University of Pennsylvania Museum of Archaeology and Anthropology

Wampum Field Report Part 1: Blueberry Stands, Beaver Dams, and Mannequins – Stephanie Mach

By: Stephanie Mach

Every year the Penn Museum provides support to Penn undergraduates and graduate students as they deepen their understanding of the human experience outside the Museum’s walls. Follow these blog posts from our intrepid young scholars as they report on the sights and sites that they encounter throughout their travels in the field. This season I continued […]

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The Speck Connection: Recovering Histories of Indigenous Objects

By: Margaret Bruchac

Frank Gouldsmith Speck (1881–1950), acknowledged as one of the most prolific anthropologists of the early 20th century, served as chair of the Department of Anthropology at the University of Pennsylvania for nearly four decades (1913–1949). He conducted ground-breaking ethnographic research, working closely with Indigenous informants from a wide range of communities (Cherokee, Haudenosaunee, Mohegan, Nanticoke, […]

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Iñupiaq Smoking and Siberian Reindeer

By: Margaret Bruchac

This semester, my students in Museum Anthropology conducted close examinations of objects from Arctic locales in the collections of the Penn Museum. During our object analysis of this walrus tusk ivory Iñupiaq pipe (item# 39-10-1) in the Collections Study Room, I was intrigued by the idea that it was used for smoking opium, given the absurdly small hole in […]

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Iñupiaq Pipe

By: Margaret Bruchac

Searching for Stories: Patiently Listening to an Iñupiaq Pipe Object Analysis and Report for Anthropology of Museums by Sarah Parkinson As a student intern in the American Section of the Penn Museum, part of my job involves inventorying accessioned objects. When I first started, I was curious about every object I handled. During the first few days, […]

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A Light Gone Out

By: Lucy Fowler Williams

Indian Country lost a legend this month with the passing of Billy Frank Jr. (1930-2014).  Arrested for fishing on more than 50 occasions during his life time, Frank stood firmly for Civil Rights.  A man with clear vision and staunch determination, Frank walked with humility, strength and extraordinary kindness. During the “fish wars” of the […]

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Seeing with A Haida Master – Robert Davidson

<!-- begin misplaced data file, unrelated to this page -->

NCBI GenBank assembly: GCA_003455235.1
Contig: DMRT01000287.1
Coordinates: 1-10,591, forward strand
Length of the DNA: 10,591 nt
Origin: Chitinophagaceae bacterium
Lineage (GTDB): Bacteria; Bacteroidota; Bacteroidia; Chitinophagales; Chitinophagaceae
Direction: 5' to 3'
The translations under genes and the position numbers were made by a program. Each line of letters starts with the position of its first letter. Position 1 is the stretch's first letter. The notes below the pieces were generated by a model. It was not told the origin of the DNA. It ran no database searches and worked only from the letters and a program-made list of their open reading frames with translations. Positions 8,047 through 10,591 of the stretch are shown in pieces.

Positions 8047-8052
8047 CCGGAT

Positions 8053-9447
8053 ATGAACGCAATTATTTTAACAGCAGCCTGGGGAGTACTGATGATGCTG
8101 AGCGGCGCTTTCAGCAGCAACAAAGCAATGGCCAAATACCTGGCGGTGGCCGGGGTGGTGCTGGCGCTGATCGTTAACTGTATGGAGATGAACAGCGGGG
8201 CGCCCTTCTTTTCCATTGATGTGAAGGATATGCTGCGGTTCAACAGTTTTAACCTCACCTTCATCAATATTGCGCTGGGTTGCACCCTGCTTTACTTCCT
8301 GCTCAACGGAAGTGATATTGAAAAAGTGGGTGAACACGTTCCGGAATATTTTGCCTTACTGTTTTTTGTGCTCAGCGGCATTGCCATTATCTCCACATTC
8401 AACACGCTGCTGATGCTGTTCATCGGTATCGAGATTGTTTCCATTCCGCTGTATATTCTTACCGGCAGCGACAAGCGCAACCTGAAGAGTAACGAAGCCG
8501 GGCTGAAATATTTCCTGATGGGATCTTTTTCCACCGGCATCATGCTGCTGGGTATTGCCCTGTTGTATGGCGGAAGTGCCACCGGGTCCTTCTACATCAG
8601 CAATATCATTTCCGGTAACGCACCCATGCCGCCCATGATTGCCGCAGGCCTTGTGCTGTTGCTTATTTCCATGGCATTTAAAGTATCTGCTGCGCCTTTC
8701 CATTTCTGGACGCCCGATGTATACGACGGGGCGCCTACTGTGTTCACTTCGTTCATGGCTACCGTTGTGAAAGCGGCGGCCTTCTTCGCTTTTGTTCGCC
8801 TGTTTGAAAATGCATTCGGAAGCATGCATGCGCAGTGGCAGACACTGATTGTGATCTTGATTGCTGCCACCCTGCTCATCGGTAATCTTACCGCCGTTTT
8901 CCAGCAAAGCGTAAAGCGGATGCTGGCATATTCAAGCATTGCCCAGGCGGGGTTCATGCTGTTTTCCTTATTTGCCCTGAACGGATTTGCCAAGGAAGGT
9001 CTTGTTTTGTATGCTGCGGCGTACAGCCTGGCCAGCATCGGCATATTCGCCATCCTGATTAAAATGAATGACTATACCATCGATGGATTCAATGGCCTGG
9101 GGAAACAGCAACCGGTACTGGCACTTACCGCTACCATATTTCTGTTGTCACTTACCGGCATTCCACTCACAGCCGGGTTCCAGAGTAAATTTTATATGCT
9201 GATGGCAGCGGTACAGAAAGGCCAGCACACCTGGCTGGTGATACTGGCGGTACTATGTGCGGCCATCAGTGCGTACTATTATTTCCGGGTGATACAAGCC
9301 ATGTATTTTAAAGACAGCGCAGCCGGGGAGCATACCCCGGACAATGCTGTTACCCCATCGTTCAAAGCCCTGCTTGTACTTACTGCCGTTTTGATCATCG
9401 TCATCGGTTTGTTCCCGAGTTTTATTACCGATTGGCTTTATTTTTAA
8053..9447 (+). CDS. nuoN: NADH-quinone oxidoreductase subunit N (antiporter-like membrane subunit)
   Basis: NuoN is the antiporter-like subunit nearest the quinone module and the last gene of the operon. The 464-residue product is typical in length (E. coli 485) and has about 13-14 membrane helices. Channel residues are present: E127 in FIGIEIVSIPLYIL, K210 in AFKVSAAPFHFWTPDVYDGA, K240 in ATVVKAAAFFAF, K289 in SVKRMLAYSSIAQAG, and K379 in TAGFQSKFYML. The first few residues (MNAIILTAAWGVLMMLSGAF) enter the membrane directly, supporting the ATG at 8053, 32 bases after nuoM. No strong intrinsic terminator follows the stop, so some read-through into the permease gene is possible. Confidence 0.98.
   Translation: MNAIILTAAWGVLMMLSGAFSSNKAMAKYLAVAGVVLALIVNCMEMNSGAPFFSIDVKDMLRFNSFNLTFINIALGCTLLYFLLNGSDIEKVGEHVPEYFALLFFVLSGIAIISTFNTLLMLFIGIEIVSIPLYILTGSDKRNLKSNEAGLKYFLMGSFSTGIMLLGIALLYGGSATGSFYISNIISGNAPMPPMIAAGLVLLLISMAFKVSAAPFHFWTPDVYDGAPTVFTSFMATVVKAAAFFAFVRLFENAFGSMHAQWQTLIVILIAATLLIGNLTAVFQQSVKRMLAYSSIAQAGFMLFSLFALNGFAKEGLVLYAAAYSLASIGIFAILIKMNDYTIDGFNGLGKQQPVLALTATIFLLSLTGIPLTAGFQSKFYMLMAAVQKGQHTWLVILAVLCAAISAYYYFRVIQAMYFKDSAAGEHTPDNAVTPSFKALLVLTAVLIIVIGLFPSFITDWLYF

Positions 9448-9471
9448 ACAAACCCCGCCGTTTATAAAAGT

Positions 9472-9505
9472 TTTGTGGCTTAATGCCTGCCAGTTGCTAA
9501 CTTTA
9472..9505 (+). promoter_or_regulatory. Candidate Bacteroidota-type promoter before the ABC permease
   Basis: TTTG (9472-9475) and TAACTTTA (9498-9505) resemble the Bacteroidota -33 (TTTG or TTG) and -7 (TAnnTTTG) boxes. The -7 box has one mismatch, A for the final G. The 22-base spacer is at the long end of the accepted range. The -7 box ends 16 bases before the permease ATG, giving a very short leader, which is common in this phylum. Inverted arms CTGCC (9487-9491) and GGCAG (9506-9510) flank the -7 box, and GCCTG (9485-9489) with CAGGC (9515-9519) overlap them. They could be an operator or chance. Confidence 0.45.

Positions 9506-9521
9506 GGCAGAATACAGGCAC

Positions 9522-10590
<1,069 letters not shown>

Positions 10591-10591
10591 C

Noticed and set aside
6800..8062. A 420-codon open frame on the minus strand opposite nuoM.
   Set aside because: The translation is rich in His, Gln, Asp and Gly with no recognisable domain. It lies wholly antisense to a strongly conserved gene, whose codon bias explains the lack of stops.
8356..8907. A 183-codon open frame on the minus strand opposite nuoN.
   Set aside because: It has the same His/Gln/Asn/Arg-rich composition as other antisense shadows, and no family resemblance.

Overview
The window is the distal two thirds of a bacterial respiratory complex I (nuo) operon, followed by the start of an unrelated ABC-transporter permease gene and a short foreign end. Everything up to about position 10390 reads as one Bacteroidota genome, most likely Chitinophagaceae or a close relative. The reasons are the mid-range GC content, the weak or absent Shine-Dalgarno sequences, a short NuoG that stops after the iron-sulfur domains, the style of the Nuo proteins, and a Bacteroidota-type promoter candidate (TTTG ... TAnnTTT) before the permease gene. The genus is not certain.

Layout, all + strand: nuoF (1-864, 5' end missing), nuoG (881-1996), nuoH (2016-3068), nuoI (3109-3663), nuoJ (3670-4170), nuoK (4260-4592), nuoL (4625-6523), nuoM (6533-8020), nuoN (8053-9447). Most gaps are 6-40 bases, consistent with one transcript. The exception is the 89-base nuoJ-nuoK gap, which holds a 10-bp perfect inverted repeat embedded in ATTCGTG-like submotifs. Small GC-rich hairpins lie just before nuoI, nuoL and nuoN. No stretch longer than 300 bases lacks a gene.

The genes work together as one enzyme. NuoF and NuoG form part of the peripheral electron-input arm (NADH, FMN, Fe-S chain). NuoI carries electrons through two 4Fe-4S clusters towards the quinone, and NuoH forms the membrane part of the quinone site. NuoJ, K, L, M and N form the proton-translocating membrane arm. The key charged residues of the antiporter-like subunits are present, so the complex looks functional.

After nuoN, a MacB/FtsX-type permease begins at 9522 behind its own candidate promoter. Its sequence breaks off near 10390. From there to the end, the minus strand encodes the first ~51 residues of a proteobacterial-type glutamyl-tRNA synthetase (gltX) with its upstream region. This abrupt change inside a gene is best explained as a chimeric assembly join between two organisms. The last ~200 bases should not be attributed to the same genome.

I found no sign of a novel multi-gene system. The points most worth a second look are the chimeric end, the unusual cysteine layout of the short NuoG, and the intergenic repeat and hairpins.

By: Lucy Fowler Williams

We recently spent the day with renowned Haida artist, Robert Davidson, looking at old Haida carvings in Penn Museum’s collection.  Having flown across the country from Haida Gwaii, British Colombia (Canada!), Robert and his wife Terri-Lynn Williams-Davidson (a Haida attorney) arrived with their own photographer, Jack Litrell.  Their goal was to interview and record Mr. […]

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“When the Sap Starts Running in the Spring, the Blood Starts Running in Our Men”

By: Lucy Fowler Williams

Probably one of the fastest growing games in the world, it seems that everyone wants to play lacrosse. The Iroquois Confederacy or Haudenosaunee will field a team at the World Outdoor Championship Games to be played this summer in Denver (July 9-19). In 2015 they will host 16-18 countries competing in the Indoor Box Lacrosse […]

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Onondaga Nation and Swedish Engineers Join Hands on Global Food Production

By: Lucy Fowler Williams

Native American economic initiatives are influencing our world today…here is a terrific example! A new economic initiative in Indian Country that moves beyond the sale of tobacco and casinos is Plantagon, an innovative international partnership with Native American principles at its core. We heard about it from Oren Lyons, Faithkeeper of the Onondaga Nation (in […]

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Archives Photo of the Week: Baby

By: Eric Schnittke

I’ve recently returned back to the museum after having taken some time off for paternity leave (thanks to Tom Stanley for covering for me while I was gone). I’m back, but my baby is still on my mind. In honor of him, this week’s photo is of a Umatilla baby. The Umatilla people inhabited around […]

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Navajo Rug [Object of the Day #61]

By: Ashley Harper

This rug is an example of the beautiful geometric design, colors and skill of the Navajo weaver. Rugs and blankets like these have been prized by Europeans for many decades, especially in the late 1880’s. The market created by Europeans has helped sustain artisans as well as introduced new materials and techniques to their traditions. […]

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